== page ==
2. Kelly Ludwig March 6, 2017 at 8:32 am - Reply

    Yea! And good for you to let a junior high kid with an open source version of sketch-up design the tower for you. Next time you might want to hire an architect with some talent and artistic vision, one that would design a building that could surpass the beauty of the site

    • Fred Wilkenson March 6, 2017 at 12:27 pm - Reply

      You expect more from the latest batch of Richmond fleecers?

    • Morgan Pierce March 7, 2017 at 10:24 am - Reply

      Thanks Kelly and this should be required reading for all Richmond apartment developers to inspire them to exceed expectations…https://www.fastcodesign.com/3068764/10-of-the-worlds-coolest-apartment-buildings

      • Kelly Ludwig March 8, 2017 at 7:15 am - Reply

        Let’s talk about this…..

        It’s telling that the designer was not even mentioned in the article, or gotten enthused recognition in the comments. Architecture should tell a story, the context, massing and details are the vocabulary spoken to tell that story. What does this ten story tower say to the City of Richmond and to the beautiful James River that it faces?

    • Shawn Harper March 9, 2017 at 9:47 am - Reply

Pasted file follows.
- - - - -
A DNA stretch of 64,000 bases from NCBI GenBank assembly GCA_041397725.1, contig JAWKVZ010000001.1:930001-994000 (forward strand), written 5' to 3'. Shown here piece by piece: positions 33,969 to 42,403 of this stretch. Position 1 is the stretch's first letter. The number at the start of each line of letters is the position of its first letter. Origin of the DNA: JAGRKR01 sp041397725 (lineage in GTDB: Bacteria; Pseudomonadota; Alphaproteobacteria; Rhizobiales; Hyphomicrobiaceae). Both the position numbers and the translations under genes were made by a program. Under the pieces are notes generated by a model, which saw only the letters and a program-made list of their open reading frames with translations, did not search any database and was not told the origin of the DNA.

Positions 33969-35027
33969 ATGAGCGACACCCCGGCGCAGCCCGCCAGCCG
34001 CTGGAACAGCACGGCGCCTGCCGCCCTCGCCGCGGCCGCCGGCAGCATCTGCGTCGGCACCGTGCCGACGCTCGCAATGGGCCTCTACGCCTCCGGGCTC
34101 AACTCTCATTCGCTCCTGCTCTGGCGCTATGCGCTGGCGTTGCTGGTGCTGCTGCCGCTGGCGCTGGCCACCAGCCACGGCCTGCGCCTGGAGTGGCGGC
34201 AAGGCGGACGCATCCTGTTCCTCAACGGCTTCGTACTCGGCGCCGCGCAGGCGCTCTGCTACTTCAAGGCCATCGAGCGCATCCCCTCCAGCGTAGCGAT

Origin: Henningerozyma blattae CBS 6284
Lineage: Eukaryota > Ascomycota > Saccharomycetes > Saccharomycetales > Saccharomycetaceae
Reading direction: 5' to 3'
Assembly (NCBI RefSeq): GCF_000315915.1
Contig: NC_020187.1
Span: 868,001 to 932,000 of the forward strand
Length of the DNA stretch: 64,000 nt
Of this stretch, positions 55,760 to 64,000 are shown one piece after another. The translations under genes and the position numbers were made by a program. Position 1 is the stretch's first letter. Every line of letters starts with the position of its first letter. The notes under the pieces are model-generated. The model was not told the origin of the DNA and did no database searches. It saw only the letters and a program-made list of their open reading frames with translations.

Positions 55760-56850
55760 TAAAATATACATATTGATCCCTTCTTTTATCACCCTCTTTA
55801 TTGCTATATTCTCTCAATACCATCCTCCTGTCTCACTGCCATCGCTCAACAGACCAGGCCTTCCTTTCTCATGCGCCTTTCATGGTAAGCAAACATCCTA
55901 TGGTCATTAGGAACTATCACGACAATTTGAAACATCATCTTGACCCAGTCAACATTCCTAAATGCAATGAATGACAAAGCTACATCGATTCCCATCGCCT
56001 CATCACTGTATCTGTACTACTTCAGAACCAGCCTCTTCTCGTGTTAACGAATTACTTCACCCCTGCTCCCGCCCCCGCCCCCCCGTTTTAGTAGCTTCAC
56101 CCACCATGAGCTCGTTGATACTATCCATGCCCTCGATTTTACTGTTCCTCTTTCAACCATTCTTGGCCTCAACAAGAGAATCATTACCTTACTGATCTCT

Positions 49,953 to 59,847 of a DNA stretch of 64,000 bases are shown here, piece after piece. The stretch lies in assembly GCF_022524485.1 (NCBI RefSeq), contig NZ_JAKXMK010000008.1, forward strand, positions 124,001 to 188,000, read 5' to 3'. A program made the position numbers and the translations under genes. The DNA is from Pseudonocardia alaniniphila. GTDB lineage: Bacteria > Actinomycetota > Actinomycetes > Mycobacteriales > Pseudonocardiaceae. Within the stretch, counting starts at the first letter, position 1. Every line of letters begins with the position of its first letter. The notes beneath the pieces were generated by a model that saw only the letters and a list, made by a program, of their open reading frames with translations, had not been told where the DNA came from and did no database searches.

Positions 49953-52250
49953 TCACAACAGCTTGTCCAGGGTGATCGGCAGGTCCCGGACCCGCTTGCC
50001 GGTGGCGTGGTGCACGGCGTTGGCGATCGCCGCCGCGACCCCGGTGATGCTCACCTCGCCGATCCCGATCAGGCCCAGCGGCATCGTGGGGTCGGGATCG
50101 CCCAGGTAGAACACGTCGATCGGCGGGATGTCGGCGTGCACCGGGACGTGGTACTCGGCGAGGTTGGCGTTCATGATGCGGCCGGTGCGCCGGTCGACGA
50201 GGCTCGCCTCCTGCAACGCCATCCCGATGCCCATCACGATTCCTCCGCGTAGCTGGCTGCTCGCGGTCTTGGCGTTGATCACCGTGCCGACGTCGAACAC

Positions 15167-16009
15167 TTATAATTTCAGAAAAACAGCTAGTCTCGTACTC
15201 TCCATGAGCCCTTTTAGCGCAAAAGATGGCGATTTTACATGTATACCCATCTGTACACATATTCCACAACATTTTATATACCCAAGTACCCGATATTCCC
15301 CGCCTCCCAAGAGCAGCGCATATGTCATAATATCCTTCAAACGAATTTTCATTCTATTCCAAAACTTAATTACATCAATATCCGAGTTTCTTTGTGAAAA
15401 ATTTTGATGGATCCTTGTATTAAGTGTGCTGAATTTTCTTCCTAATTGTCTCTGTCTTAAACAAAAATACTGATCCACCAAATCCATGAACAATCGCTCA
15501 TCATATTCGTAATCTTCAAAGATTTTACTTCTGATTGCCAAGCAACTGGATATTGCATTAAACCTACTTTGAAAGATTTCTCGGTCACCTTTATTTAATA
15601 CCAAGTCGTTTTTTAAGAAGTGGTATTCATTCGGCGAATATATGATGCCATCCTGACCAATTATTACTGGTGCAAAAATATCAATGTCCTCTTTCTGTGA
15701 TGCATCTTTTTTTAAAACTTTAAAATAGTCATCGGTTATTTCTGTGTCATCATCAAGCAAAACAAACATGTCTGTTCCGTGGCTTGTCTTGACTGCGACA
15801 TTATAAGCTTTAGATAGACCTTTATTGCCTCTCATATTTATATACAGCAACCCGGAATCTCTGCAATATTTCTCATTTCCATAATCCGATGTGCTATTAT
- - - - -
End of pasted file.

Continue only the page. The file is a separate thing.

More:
Thank You Kelly for bringing this issue up. Richmond is at the point where we can start asking more from infill developers other than “Please make your project not stand out from the historic fabric — ugly is okay, “good enough” is ideal.”

      Places like Richmond suffer from a sense that the architecture of a place should be in a particular era, much like Europe, but with the added handicap of being just fine with mediocrity (or often sub-par) design like many Midwestern places recently (not all! And it is sad to see once ambitious Midwestern cities that built great buildings in the past now settling for “good enough” — which tends to just be not notable.)

      Many of these newer buildings seem to have been put into a program likely called “AutoDesign” — where you type in the size of the footprint, the amount of floorspace, some zoning regs, maybe a few historic busy-body requirements (Must Have Cheap Reddish Bricks/Clapboard-looking stuff. Windows must be this size…) — and, voila! InstaBuilding…

  3. ron virgin March 6, 2017 at 9:34 am - Reply